Nov 2010 19

127 Hours is an intense and inventive telling of Aron Ralston’s harrowing true story that Danny Boyle makes the most out of a rather limited film experience.

Aron Ralston’s story is an unbelievable tale from the early 2000’s in which this adventurous mountain biker, hiker, outdoor kid is out on a hike when his arm gets trapped under a rock, in the middle of nowhere, and he spends the next 127 hours trying to free himself from his peril.

Now, the film is basically a one man show as we stay with Aron by himself, almost entirely, after the first twenty minutes of the film or so.  Any other faces in the film after Aron leaves a pair of young co-ed hikers are either in flashes of Aron’s visions/dreams he experiences trapped and isolated in the canyon.  Danny Boyle does a more or less bang up job of keeping the narrative moving forward and keeps things bouncing back and forth between Aron’s head and attempts to free himself and only once press our patience throughout.  The film, thankfully, doesn’t linger too long anywhere outside that one previously mentioned moment as isolation and being alone becomes rather compelling.

Boyle also does a very good job of mixing in plenty of weird and bizarre imagery/moments that will keep you on your toes as Aron struggles harder and harder to stay focused on surviving.  During the day he is trying new methods to new the bolder and at night he seems to fall into a fever dream as his body was probably being overwhelmed with infection.  All this is leading up to the moment of final desperation that will have you squirming in your seat.  Also keeping things interesting is Boyle’s wonderful use of split screen, inventive shot creation, and wonderfully capturing the isolation of the situation.    Boyle’s placement of the title card is brilliant and he also creates one of the coolest shots I have seen in years with a cross section of Aron’s arm.

The infamous moment has been discussed at great length in the media and has said to cause fainting and vomiting and I am here to report that none of that happened in my screening.  Now, I will admit that I myself did get rather physically upset watching the scene in question though it wasn’t the images on the screen as much as it was a series of factors in the theater.  First, I had just had a very rich dinner, I would not recommend this as an after dinner movie.  Second, the temperature in the theatre spiked as the whole crowd’s body temperature seemed to simultaneously rise as the moment was in sight.  Third, Boyle’s direction and scene structure along with the intensity of the situation was overwhelming.  Not only are we watching Aron do some grizzly work but the music is hyperkinetic, pulsating into your head, as the camera flashes and changes angles at a seemingly breakneck speed; it was severely disorienting.  (In fact my body is twingeing just thinking about it right now.)  So those with a short stomach you have been warned you might have to run and hide in these moments.  I have to applaud Boyle for creating such an affective scene though as no movie has ever had me react like that before.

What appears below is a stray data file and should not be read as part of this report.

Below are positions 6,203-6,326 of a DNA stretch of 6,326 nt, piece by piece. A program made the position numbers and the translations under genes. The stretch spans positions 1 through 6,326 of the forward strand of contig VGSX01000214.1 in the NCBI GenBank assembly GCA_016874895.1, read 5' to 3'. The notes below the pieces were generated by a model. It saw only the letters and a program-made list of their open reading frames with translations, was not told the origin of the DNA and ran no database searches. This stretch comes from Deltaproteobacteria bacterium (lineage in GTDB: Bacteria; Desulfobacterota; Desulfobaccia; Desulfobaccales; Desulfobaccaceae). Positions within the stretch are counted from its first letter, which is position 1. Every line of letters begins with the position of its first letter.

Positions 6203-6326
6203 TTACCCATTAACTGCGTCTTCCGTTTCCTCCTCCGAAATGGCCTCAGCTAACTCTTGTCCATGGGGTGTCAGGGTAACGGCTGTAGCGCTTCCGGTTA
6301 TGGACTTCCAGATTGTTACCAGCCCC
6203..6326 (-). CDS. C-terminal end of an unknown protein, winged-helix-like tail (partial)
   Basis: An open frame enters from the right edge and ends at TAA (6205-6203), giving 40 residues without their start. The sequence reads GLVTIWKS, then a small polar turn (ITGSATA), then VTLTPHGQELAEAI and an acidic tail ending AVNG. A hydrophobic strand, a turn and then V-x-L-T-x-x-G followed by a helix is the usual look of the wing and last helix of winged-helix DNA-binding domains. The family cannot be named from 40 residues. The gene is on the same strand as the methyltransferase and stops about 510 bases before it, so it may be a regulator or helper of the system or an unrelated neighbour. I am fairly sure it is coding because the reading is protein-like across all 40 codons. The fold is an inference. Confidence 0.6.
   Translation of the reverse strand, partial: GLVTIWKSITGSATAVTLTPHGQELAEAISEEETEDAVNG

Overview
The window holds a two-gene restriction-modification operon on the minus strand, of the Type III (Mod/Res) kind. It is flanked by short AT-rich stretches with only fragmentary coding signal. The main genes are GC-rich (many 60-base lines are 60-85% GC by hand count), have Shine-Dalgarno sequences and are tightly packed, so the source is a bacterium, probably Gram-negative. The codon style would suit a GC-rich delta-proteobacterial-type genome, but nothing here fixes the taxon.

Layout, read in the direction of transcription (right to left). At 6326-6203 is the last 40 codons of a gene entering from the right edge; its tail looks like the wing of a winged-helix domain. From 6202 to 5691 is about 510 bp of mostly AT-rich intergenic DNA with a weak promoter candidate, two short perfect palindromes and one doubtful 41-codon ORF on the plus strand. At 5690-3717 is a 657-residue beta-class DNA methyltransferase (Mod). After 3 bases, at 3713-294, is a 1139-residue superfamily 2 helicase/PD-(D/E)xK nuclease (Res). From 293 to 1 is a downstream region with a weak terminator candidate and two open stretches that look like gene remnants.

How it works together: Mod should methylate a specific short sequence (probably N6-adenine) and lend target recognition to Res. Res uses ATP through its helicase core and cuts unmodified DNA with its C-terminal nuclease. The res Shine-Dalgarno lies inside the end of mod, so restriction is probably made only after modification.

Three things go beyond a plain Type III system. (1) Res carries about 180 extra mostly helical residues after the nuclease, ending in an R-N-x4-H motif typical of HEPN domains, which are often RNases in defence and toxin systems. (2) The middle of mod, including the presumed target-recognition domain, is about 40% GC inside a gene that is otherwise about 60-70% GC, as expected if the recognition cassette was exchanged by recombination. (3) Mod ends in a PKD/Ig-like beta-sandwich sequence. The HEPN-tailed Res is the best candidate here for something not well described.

As I mentioned, the film is a one man show and James Franco does a great job as Aron Ralston.  In literally almost every scene Franco will run you through the gauntlet of emotions with ease.  Franco deserves as much credit as Boyle for keeping the film compelling and interesting with such a limited scope and Franco never lets us down.  You feel like you are right there with Aron in that canyon in I don’t know how Franco could have done a better job at conveying the experience Ralston went through.  Franco’s ability to walk the line of losing it and barely holding it together allows for an intense character study that most of us have never even been remotely exposed to.  Isolation can do strange things to people and Boyle and Franco take full advantage of that phenomenon.

In the end, 127 Hours is an inventive film that tells Aron Ralston’s story about as compelling as possible.  The limits of the situation and Ralston’s experience keep the film from breaking any new story telling ground but the final product is wonderfully put together around a great performance by James Franco.  The intensity of Ralston’s most desperate moment of survival will have people walking out of the theater overwhelmed with emotions but the rest of the film falls just a bit short of those moments; holding the film back from absolute greatness.  Still an easy recommendation as Boyle is one of the great directors out there and it is nice to see him back on top of his game with this inventive and intense experience after a step back creatively and narrative wise with Slumdog Millionaire.

127 Hours is an A-


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